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I have read alot of interesting questions asking about XNA vs. OpenTK vs. SlimDX vs. OpenGL vs. DX, and while it is really useful to get others general impressions from 100s of hours using these various APIs/Frameworks, I haven't seen any answer which clearly defines what the scope of each is.

It's understood what the difference between an API, Engine and Framework is in theory, but for someone who has limitied experience with graphics systems, its harder to see what on the practical side falls into each category. (Not made easier by all the overlap! e.g. XNA implementing a content pipeline as an integral part)

Take for example face culling - XNA 'does' this in the background without the programmer needing to think about it, but where does it happen? Is there a 'cull face' function in DX that must be called, or perhaps above in XNA? Or does the GPU or its driver do it?

I read in the documentation for one of the managed projects (annoyingly I can't remember which) about how difficult it was to implement efficient rendering code, and how that project abstracted it. This unnerved me a bit, and made me wonder just what XNA is doing beneath DrawIndexedPrimitives that would have to be done manually should the framework be left for something more flexible.

This site demonstrates how to draw a simple textured cube in XNA; it has all the basics such as vertex buffers and view matrices but certainly appears to be abstracting away a great deal if you look at the rendering pipeline for OpenGL.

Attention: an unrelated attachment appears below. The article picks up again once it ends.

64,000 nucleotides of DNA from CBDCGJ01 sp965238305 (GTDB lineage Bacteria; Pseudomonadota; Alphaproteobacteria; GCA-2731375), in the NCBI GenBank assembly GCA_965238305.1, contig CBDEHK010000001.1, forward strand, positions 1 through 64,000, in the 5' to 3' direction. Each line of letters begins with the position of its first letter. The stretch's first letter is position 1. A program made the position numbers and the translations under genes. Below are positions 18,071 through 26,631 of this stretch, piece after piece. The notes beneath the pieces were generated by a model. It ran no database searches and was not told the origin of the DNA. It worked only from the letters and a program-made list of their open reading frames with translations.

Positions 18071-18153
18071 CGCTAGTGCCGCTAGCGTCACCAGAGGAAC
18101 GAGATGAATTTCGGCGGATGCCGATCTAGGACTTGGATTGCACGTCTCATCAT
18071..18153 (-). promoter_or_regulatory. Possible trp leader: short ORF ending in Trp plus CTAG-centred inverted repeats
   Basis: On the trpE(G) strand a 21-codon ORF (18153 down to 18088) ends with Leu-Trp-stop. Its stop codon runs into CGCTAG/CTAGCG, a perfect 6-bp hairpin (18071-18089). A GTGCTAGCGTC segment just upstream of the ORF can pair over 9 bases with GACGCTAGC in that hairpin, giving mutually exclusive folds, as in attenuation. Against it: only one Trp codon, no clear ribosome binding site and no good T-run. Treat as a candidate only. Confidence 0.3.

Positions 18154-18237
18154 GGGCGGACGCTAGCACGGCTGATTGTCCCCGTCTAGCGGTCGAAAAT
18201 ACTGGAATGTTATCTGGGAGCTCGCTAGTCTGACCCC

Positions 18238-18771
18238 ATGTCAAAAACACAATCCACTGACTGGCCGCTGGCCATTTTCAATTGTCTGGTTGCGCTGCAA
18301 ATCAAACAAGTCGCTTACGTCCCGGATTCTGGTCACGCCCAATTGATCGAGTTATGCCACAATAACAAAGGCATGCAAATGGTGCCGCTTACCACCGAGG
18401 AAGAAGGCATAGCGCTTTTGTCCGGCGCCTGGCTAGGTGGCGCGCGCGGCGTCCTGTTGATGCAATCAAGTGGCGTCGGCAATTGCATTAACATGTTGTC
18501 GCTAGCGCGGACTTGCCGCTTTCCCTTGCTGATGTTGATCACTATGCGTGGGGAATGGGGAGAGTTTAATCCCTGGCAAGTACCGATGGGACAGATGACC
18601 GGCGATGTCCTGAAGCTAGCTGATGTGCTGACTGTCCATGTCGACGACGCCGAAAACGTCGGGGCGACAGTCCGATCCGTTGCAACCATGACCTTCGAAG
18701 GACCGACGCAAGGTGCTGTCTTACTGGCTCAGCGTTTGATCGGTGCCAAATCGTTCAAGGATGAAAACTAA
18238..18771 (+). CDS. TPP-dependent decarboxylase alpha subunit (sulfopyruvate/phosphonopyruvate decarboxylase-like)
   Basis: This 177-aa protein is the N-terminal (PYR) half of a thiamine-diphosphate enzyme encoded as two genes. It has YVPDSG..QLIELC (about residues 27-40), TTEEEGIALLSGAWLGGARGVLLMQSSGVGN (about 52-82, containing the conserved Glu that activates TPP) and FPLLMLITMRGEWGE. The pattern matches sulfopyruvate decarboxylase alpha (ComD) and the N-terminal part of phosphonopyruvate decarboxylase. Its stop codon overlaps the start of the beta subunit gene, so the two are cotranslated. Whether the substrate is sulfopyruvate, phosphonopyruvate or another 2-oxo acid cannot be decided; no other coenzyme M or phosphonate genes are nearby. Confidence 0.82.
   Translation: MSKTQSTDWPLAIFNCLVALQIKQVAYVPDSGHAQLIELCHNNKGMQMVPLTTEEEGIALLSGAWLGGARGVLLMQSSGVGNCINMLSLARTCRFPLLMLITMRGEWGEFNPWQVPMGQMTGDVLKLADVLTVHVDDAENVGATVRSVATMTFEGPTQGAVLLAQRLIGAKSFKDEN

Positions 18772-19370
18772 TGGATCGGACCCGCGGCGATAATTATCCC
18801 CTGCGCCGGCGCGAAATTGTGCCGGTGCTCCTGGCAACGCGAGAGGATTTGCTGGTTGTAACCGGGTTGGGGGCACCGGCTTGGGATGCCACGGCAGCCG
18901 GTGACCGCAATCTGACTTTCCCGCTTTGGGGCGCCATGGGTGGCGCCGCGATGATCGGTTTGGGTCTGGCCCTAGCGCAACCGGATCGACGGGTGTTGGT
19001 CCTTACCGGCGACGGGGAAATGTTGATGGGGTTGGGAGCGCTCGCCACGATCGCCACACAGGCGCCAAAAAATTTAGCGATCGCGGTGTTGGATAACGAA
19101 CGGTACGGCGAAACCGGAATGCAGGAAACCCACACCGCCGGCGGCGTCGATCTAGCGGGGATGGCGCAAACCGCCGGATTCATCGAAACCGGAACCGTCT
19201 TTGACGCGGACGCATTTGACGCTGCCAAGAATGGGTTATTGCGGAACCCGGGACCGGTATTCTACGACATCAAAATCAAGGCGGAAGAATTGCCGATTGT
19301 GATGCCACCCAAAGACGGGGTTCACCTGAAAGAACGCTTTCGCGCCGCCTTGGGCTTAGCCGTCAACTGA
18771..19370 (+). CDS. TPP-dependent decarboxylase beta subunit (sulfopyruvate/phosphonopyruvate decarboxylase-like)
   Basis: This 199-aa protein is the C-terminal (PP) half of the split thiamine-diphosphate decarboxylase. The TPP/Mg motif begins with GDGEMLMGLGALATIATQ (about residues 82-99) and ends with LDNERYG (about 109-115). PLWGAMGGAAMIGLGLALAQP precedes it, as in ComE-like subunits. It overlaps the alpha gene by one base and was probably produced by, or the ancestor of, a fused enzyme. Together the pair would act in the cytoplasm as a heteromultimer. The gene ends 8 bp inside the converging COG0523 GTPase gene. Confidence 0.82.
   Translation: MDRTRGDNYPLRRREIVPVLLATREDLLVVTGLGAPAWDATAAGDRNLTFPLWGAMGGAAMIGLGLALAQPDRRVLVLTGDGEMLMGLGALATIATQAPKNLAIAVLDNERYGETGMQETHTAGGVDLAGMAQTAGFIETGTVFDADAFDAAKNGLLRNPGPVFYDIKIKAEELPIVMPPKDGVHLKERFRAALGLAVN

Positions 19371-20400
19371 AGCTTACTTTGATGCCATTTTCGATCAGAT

What does XNA do in the background, when rendering that cube, that a managed API would not?

share|improve this question… Sums up the engine vs framework API is simply how that framework/library/engine is presented. – The Communist Duck Jun 8 '11 at 18:17
Other than your example face culling question, this question is rather vague. What sort of answer are you looking for? It seems to me that you are asking for a list of everything that every library does, so that you can discern which layers do what. I think perhaps you should consult the relevant documentation and, where available, source code on a case-by-case basis. Your face culling question can be answered, but the rest of the encapsulating question seems open ended to me. – Ricket Jun 8 '11 at 18:21
I think the main question is in the title. OP would like to know how much "busy work" is XNA doing vs. programming in C++ and Direct X – Nate Jun 8 '11 at 18:40
@Ricket, Sorry its likely a little vague because I am not sure exactly the best way to express the answer. Regarding a list of layers, you are right; not huge exhaustive lists, but maybe a few examples of the kind of functions that XNA calls in the background, or methods that are required for rendering in OpenGL but not in XNA, would do a good job in illustrating just how big the difference in level is. Nate is correct; if you are coming from a low level its fairly easy to see what has been hidden, but if you started with XNA its harder to see whats missing (and thus how high up you are). – sebf Jun 8 '11 at 18:49
(I've edited the question to be a little more prescriptive) @The Communist Duck, Thanks, I find that thread helpful - especially your last sentance about Game Seperated From The Engine I think illustrates very well what an Engine really is. – sebf Jun 8 '11 at 18:50
up vote 0 down vote accepted

I think the question would be better answered if you inversed it. How exactly does a graphics card work, and what calls are made by DirectX or OpenGL to utilise these features?

This wouldn't answer your question per se, but as DirectX and OpenGL add a lot of higher level classes to simplify things for you I believe the difference is too vague with what XNA provides for example.